On the initiative of Danny Venlet, himself a leading Belgian designer, MAD Brussels (Mode and Design Center) and ING Belgium are combining forces in this ambitious, not-to-be-missed event. This will open during the coming Design September Festival, and promises to become a top cultural autumn attraction.
The exhibition takes place at the ING Art Center, Place Royale, 1000 Brussels. It is now difficult to keep up with the number of talented designers in Belgium who are also internationally acclaimed. Since one ultimately has to draw the line somewhere, the organisers have chosen a group of 25 current Belgian designers who are as representative as possible.
Although design now spans almost every conceivable sector of our daily life, the choice has been limited to furniture, household goods and product design – just to keep the story as accessible as possible.
And last but not least, the participating designers were not selected solely on the basis of their name, fame, or what they represent, but more especially on the number of products they have already brought to the market in the course of their careers. Because designing without creating a product that actually ends up with the target group, is really pretty futile.
What constitutes the essence of design – and thus the difference with art – is precisely the combination of the ”lowest common multiple” of the ideal that the designer originally envisioned with the numerous and frequently opposing desires and interests of the many for whom the design is ultimately intended. The process from designer to producer and user is what determines the essence of design. The objective of The Power of Object(s) exhibition is to highlight these aspects for the first time.
For each designer, three designs have been chosen that are allocated to the same number of categories. A first category, icons, consists of products that are considered by the designer as emblematic of his own body of work, or through public opinion are most readily associated with the designer. The other two categories go under the heading ‘bestsellers’. One of these categories displays the product that has sold best according to the designer, and the other, the product with the biggest margin.
Conclusion: the designer’s best-known product is not necessarily that which sells best or is the most profitable, and vice-versa. Why is that? That is the question that this exhibition is intended to investigate. The interviews with the designers, which are included in a handy visitor guide and video among other things, go more deeply into this question.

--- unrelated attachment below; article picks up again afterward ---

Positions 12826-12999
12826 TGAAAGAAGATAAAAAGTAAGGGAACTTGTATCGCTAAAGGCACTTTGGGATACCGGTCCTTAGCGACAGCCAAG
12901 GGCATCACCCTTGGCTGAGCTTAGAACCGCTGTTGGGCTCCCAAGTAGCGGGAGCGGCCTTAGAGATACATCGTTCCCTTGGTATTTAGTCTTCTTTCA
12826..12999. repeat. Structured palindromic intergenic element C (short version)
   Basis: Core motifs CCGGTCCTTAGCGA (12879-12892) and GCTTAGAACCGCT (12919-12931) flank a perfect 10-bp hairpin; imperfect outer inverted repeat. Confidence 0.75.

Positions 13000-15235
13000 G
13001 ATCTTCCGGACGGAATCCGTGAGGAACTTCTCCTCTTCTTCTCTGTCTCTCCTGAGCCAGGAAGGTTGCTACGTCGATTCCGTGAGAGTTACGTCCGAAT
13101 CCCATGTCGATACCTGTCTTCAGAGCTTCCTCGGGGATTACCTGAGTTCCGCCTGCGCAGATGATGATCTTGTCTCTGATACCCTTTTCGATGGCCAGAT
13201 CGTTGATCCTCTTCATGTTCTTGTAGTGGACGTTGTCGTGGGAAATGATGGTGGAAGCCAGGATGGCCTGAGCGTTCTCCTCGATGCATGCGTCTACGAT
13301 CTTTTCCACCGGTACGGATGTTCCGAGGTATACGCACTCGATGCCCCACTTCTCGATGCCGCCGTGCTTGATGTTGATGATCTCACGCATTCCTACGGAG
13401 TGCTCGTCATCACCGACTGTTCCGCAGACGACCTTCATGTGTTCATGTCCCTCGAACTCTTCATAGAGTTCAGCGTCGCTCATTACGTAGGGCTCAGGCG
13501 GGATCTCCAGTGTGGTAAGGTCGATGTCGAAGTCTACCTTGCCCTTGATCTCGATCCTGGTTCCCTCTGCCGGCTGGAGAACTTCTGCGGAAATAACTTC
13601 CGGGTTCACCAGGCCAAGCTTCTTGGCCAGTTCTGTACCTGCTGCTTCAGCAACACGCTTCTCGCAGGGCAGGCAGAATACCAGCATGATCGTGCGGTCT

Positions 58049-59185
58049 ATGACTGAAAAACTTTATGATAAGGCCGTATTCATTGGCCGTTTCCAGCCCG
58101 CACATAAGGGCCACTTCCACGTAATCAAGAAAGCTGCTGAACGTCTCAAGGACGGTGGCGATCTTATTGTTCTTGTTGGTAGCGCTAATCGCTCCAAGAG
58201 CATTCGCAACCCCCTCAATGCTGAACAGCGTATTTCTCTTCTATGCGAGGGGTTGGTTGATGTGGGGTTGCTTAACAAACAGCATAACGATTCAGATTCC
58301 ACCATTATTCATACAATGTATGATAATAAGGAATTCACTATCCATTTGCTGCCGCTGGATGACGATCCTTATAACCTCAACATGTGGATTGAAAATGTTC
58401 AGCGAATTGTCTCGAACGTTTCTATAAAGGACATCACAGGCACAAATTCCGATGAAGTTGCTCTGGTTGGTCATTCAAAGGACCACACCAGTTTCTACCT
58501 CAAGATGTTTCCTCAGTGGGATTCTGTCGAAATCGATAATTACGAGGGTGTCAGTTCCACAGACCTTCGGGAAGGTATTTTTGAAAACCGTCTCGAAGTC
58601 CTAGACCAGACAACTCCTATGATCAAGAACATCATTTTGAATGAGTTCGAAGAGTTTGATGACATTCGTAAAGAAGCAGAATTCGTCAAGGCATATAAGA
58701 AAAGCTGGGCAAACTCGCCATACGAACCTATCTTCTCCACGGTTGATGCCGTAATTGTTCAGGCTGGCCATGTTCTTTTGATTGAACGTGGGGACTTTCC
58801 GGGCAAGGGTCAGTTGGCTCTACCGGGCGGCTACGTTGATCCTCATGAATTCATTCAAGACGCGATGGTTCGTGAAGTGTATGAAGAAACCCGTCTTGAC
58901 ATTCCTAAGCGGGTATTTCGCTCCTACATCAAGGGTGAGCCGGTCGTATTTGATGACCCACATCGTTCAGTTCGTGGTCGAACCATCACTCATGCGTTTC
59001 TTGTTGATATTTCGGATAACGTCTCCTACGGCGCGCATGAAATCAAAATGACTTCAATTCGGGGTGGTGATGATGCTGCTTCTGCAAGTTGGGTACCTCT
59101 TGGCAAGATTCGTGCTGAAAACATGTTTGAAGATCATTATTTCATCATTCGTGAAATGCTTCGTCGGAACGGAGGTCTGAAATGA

First observation: the designer’s best-known product is not necessarily that which sells best or is the most profitable, and vice-versa. Why is that? That is the question that this exhibition is intended to investigate. The interviews with the designers, which are included in a handy visitor guide and video among other things, go more deeply into this question.
Second observation: the fact that a designer also always has to take account of the interests and preferences of many others does not necessarily result in lower quality. On the contrary, as the exhibition The Power of Object(s) clearly illustrates, a new generation of Belgian designers is also able to wonderfully combine the many interests and desires into something that at the same time surpasses and integrates this multiplicity of demands. The ease with which this alchemy comes to fruition in their work largely explains the sudden and overwhelming international success of this generation Belgian designers.
It is a fact that in Belgium, where people like to enjoy the good life, the design market is very different than, for example, in the Netherlands with a Calvinist past, and designers here are much more driven by the obsession to work for the market. In this respect, it is relevant that many Belgian designers have set up their own production company. This explains why they are also less inclined to think in purely theoretical terms, which, through the ‘rejection’ of the ‘material’ world, would soon result in the loss of all functionality. At the intersection of two cultures, North and South, over the years, Belgium has uniquely raised concepts such as perspective and compromise to become the essence of its existence, rejecting long-winded theories and movements.
Rather than a manifesto, at its best a Belgian design object is, a poetical controversial object, which wants to simultaneously allure and irritate; a bundle of contradictions. That such a product is less mediagenic than many a prototype, that with its radical nature does not have to concern itself with other interests, can also largely explain why, in spite of its qualities, Belgian design has been maligned and forgotten for so long. Without justification because, of course, these young Belgian designers have not just suddenly appeared from nowhere. They were preceded by a long tradition that over the years created a completely own attitude, call it a Belgitude. But that is another story that still has to be written, and for which The Power of Object(s) provides an excellent start.
Designers presented at the exhibition
Danny Venlet, Designer and Artistic Director of MAD Brussels
Patricia De Peuter, Senior Art Advisor, Head of Art Management ING Belgium
Dates and opening times Open from 4 September 2014 to 11 January 2015.
Every day, including public holidays, from 10 a.m. to 6 p.m. Wednesdays until 9 p.m.
ING Art Center, Mont des Arts, Place Royale 6 1000 Brussels